Phil Taylor

Phil Taylor is a Weekend Herald and New Zealand Herald senior staff writer.

Lab defends 3-year delay in Pora case

ESR points to laborious work on Burdett killing and high number of serial rapes

Warriors players Ben Matulino and Russell Packer wear Free Teina  T-shirts.
Warriors players Ben Matulino and Russell Packer wear Free Teina T-shirts.

Government scientists say the three-year delay in linking a serial rapist to the rape and murder of Susan Burdett was because of laborious DNA techniques and an unprecedented workload because two serial rapists were active in Auckland at the same time.

Police had asked Environmental Science and Research in 1992 to compare DNA from semen left by Ms Burdett's attacker with samples from three other rapes they had "concluded" were by the same offender.

Malcolm Rewa was eventually scientifically linked to three of the four rapes but the first document noting a link is dated May 1995, almost a year after Teina Pora was first convicted of being a party to Ms Burdett's rape and murder.

Police did not disclose to Pora's lawyers that they suspected Ms Burdett's attacker was a serial rapist who had otherwise attacked alone. Criminal Bar Association president Tony Bouchier has said this should have been disclosed.

ESR's head of forensics, Keith Bedford, yesterday acknowledged there was "a very extended period of time" between the police request and confirmation of a scientific link, and that there are gaps in documentation.

He said there had been an intensive review of the material available and searches for anything that might cast light on what was known when.

It was an extremely busy time and DNA profiling was far more laborious than today, he said.

The period around Ms Burdett's murder in 1992 had seen an unprecedented number of intruder sex attacks that eventually resulted in the capture of three serial rapists including Rewa.

Extracting DNA from a single sample in the early 1990s could take months, Dr Bedford said, and this had to be repeated for each sample before comparisons could be made.

"So although it was possible to look for the same DNA result from different cases, it was a very manual process and it was much more difficult [than today when] the results can be expressed in a string of numbers which are searchable on a database."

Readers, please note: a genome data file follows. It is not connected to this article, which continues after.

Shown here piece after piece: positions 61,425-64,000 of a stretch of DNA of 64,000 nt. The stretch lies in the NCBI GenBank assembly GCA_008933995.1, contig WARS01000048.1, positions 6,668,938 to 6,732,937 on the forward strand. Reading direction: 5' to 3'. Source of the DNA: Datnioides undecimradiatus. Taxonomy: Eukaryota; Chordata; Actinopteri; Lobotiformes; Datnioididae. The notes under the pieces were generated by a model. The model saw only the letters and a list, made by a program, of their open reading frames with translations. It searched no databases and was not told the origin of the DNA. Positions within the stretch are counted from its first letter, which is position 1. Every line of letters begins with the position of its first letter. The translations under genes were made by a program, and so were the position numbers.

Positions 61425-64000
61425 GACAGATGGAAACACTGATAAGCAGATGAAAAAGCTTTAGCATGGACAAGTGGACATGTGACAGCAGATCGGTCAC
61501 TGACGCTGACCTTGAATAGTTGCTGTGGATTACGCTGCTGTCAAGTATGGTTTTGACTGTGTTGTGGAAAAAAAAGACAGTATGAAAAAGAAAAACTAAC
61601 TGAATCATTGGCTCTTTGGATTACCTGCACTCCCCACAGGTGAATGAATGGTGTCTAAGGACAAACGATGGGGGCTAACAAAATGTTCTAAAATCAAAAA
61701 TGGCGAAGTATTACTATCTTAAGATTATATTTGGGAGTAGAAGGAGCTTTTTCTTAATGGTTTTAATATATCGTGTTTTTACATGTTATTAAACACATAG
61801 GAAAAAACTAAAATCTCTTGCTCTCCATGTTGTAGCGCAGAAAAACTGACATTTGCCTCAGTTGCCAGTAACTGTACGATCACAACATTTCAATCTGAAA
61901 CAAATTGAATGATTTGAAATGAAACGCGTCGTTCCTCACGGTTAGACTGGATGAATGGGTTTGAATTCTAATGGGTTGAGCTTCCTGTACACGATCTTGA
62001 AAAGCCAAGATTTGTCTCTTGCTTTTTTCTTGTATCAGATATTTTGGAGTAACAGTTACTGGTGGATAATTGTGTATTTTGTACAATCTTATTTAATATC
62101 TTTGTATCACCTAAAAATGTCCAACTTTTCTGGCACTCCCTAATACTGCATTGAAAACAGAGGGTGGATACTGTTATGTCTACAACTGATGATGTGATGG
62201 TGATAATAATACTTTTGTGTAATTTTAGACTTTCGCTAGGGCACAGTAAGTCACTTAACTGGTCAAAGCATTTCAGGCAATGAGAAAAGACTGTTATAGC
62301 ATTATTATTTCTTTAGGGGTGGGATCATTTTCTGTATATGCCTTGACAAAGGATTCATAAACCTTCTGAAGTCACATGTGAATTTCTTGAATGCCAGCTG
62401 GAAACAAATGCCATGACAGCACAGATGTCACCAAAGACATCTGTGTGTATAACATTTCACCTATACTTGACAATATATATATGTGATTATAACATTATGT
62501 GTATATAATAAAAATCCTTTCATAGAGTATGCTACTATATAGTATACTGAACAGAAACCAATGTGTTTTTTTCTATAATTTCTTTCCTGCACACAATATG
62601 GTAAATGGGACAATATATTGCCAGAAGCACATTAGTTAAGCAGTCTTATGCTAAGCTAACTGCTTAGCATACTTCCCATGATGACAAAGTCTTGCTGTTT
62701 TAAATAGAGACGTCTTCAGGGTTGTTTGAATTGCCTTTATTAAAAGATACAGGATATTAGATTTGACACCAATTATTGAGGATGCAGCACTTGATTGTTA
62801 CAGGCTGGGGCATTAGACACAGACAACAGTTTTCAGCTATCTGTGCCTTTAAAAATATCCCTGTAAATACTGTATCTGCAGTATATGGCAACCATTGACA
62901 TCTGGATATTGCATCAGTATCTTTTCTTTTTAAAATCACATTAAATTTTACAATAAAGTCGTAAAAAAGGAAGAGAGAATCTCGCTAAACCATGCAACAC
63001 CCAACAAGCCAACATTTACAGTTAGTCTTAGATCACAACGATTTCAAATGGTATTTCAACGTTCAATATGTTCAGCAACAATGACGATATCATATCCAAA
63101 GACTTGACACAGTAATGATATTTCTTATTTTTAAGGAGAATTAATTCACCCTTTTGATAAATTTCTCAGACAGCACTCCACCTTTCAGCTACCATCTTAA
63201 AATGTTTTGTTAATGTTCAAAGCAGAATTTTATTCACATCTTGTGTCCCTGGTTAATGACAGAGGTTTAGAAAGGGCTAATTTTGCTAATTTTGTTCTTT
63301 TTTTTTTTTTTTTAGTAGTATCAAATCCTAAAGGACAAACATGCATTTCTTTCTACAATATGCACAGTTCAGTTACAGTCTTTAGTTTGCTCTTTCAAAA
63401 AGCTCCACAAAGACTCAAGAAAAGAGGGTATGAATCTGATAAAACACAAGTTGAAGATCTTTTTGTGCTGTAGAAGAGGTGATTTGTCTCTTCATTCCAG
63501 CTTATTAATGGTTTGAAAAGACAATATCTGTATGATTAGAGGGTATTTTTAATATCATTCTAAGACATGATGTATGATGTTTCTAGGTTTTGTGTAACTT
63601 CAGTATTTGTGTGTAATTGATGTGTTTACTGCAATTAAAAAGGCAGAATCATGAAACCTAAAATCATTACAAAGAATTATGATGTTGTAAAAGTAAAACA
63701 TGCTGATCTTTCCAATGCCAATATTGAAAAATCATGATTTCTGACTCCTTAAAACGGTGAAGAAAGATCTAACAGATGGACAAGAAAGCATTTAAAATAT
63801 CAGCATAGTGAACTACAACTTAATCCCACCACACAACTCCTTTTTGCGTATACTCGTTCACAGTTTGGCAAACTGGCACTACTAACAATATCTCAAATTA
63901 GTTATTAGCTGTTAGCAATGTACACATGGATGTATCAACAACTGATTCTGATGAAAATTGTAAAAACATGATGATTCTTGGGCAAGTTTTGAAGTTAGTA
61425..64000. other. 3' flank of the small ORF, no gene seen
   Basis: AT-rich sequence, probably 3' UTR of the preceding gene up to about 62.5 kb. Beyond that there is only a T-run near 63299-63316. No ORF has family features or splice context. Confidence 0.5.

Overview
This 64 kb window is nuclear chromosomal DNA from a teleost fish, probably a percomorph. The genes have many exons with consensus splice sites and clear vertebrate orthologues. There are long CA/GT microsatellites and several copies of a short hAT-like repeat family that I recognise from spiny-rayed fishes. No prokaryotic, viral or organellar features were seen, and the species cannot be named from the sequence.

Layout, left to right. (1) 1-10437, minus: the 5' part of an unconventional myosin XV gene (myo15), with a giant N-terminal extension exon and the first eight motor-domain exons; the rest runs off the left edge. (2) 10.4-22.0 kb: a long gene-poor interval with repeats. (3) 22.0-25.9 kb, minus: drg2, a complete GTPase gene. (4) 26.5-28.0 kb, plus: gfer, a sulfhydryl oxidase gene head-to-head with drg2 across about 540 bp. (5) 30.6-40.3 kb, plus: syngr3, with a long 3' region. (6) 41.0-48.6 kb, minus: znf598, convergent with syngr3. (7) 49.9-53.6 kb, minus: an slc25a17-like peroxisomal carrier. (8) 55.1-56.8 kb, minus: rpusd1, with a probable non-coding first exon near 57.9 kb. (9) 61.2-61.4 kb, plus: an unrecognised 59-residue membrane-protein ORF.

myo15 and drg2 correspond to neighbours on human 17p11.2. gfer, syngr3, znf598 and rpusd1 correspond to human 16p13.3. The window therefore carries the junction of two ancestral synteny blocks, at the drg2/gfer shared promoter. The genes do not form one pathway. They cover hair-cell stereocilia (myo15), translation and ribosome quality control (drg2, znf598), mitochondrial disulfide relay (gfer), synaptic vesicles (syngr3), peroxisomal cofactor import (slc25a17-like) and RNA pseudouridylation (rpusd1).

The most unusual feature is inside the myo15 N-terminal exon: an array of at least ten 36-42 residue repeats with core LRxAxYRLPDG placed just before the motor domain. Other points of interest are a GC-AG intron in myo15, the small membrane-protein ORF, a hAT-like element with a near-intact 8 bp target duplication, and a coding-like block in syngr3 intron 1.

The National DNA Profile Databank set up in 1996 and the adoption of an improved DNA process, second-generation multiplex, were prompted by "these two unprecedented strings of intruder sexual violation cases".

Some police requests involved looking at a list of suspects for case A and comparing them to samples from case B and case C, an enormous amount of work for a process that was "painstaking and slow".

"Were we unlucky? Could we have put the pieces together earlier? If things had turned out differently, perhaps."

Dr Bedford noted that at the first Pora trial it was very clear the DNA from the semen on Ms Burdett's body was not from Pora.

Pora was convicted of rape and murder at a retrial in 2000, after the semen in Ms Burdett's body had been linked to Rewa and Rewa had been convicted of her rape. Two Rewa juries could not decide on murder.

Pora, who is in his 21st year in jail, is preparing to seek leave to appeal to the Privy Council, based on new expert evidence on false confessions and criminal profiling that concludes Rewa alone committed the crimes.

The police position is that Rewa, Pora and an unknown third man were involved.


What now?

• Pora's case has gained a much higher profile since Police Association president Greg O'Connor called for an independent inquiry in the Weekend Herald last Saturday. Warriors players Ben Matulino and Russell Packer have been spotted wearing "Free Teina" T-shirts and Prime Minister John Key and Justice Minister Judith Collins have been asked to intervene. Mrs Collins says she cannot order an inquiry while Pora's legal team continues to pursue legal action.

• Pora's team have put aside an application begun two years ago for the exercise of the Royal Prerogative of Mercy, a process by which the Minister of Justice can investigate and make a recommendation to the Governor-General who can grant a further appeal or a pardon. His lawyer said that might have taken another 18 months.

• They are instead pursuing what they hope will be the quicker route of an appeal to the Privy Council and aim to file an application next week to seek permission from the English court to appeal. If granted, a hearing could take place in six months.

• The change has created a funding vacuum because the Government has asked that they first apply to the Privy Council before it decides whether to grant legal aid. They may consequently seek public funding.

- NZ Herald

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